The DSA also aims to prevent big tech from becoming too powerful and to ensure that rules are not dictated by VLOPs’ and VLOSEs’ terms and conditions. Some refer to the DSA as the constitution for digital internet services, or the sheriff that comes to tame the wild west that is the internet.
What obligations will the DSA contain?
In general terms, there are a series of obligations that companies who provide online services must fulfil. They must follow new rules on providing notice about illegal content, cookie banners and online advertising, as well as improving transparency, including algorithms and their effect on society. The DSA also intends to create a new European body, the European Digital Services Board, in charge of enforcement.
Let’s go into more detail.
Fighting illegal content
One of the most controversial points in the Digital Services Act is how to fight illegal content, such as defamation, hate speech, and calls for violence and death threats. The DSA wants social media platforms and web operators to block illegal content without delay. National authorities can order providers of digital services to act against a specific piece of illegal content. Serious violations must be reported to the police. Online platforms will have to be transparent about the steps they are taking to combat illegal content.
However, there is a danger if the rules are too strict. If platforms are given very short deadlines to delete illegal content or otherwise face big fines, they may very well delete more content than necessary. The vast amount of content that is uploaded every day on the web makes it impossible to manually check each upload for illegal content. Therefore, the job would be done automatically by computer programs, also called upload filters. This could lead to legal content being deleted, which violates our freedom of speech and freedom of information. Therefore, proper balanced is needed without compromising the fundamental rights of the internet users.
Ban on dark patterns
Can you explain what an algorithm is and how it works? Do you know how Facebook’s or Twitter’s algorithms decide which posts you see? Most probably you don't. Article 31 of the DSA wants to shed more light on this opaque world. In the future, VLOPs and VLOSEs will have to provide more transparency on how and why algorithms recommend a particular post, including why posts that spread fear and hatred are more likely to go viral. They will also have to analyze the potential negative impacts of their services on our society. These assessments will have to be shared with authorities, academia, and civil society organizations at least once a year (Article 26). VLOPs and VLOSEs must also give their users more control over how their data is being used, including the option to not be targeted at all.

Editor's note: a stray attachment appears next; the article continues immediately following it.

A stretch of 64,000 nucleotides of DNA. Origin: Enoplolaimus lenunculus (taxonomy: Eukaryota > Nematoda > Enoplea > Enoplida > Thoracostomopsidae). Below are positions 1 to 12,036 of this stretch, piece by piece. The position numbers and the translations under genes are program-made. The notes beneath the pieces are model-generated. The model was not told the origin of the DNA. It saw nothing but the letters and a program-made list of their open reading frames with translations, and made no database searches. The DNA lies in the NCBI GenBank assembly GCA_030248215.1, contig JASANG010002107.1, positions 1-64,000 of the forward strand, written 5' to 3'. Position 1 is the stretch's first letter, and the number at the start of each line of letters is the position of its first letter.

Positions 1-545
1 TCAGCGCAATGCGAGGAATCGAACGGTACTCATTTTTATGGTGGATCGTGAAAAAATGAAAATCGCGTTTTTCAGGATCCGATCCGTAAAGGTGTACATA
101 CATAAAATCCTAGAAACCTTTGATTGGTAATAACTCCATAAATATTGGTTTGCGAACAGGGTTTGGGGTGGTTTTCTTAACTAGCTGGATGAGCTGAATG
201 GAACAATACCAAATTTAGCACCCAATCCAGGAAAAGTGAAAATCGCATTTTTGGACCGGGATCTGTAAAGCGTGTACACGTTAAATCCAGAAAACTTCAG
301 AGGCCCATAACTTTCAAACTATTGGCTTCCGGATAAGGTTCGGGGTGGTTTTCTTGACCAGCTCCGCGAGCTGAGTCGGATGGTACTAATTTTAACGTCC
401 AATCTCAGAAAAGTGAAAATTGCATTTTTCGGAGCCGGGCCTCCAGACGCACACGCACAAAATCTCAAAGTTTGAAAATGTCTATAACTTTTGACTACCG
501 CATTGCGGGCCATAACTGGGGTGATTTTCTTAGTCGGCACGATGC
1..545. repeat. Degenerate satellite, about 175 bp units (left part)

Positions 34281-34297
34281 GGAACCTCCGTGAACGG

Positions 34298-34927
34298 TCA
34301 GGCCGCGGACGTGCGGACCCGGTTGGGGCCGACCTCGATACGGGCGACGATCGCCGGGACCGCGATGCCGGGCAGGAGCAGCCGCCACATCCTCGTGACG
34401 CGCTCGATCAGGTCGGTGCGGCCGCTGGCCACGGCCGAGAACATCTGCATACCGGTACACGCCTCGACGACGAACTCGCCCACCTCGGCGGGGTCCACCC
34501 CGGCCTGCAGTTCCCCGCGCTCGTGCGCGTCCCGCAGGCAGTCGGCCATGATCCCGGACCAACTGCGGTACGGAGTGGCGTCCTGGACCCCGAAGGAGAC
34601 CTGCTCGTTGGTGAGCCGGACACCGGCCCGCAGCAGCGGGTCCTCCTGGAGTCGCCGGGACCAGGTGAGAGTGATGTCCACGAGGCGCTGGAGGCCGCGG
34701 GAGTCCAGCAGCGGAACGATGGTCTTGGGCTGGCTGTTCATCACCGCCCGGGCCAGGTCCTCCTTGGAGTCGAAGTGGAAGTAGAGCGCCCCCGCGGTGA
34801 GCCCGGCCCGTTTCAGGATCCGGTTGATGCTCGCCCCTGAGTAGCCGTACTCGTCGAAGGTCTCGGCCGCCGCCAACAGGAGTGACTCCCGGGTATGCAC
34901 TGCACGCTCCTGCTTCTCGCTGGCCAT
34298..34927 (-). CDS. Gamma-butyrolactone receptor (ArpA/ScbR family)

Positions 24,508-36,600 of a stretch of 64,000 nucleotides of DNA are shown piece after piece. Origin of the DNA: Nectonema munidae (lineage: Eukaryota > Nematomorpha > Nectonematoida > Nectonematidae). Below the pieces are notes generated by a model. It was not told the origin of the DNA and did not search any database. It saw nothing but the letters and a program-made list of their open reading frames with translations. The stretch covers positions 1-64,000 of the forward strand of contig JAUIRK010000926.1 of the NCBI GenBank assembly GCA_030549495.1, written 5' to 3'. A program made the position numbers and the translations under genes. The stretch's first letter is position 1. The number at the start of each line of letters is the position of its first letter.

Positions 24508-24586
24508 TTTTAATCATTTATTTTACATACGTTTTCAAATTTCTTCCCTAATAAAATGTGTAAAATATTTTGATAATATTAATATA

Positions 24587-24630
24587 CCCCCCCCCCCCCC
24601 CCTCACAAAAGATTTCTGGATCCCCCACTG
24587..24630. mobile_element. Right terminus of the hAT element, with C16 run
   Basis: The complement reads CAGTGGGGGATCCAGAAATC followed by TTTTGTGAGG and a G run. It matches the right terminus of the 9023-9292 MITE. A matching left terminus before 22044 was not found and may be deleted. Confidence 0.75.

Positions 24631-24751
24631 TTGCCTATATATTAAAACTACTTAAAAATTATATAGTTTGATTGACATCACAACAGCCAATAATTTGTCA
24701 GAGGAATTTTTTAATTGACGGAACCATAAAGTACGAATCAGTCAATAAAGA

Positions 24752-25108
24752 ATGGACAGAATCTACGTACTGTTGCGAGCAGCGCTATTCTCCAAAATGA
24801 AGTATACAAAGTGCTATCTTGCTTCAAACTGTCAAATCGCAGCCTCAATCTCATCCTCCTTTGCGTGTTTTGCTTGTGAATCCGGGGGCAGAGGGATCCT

Targeted online advertising
We’ve all heard at least once in our life that social media platforms know us better than we know ourselves, and we all have some idea why we receive ads about a product that we were considering buying earlier in the week. This can feel scary and invasive. In the future, online advertisers will have to reveal to each user why they are seeing a particular ad, who is behind it and what data was used to target you. Further, the DSA is prohibiting all targeting based on sensitive data, such as health data and any information that suggests sexual orientation, ethnic origin, political opinions, or religious beliefs. It also bans advertisers from targeting children.
Enforcement and sanctions
The Digital Services Act is an ambitious law. However, to be effective it must also ensure that the rules are being respected. Each country in the EU will nominate a Digital Services Coordinator responsible for the enforcement of the law. In addition, the DSA intends to create a new European body, the European Digital Services Board that will work together with those Digital Services Coordinators. For VLOPs and VLOSEs, the European Commission will be directly in charge of supervision and enforcement. The Commission will be able to carry out investigations, including through requests for information and on-site inspections. In case VLOPs and VLOSEs don’t follow the rules, they face fines of up to 6% of their annual worldwide turnover, or even a ban in case of repeated breaches.
When will the DSA apply?
Companies will have time to prepare for the new law, which will be applicable from January 1 2024.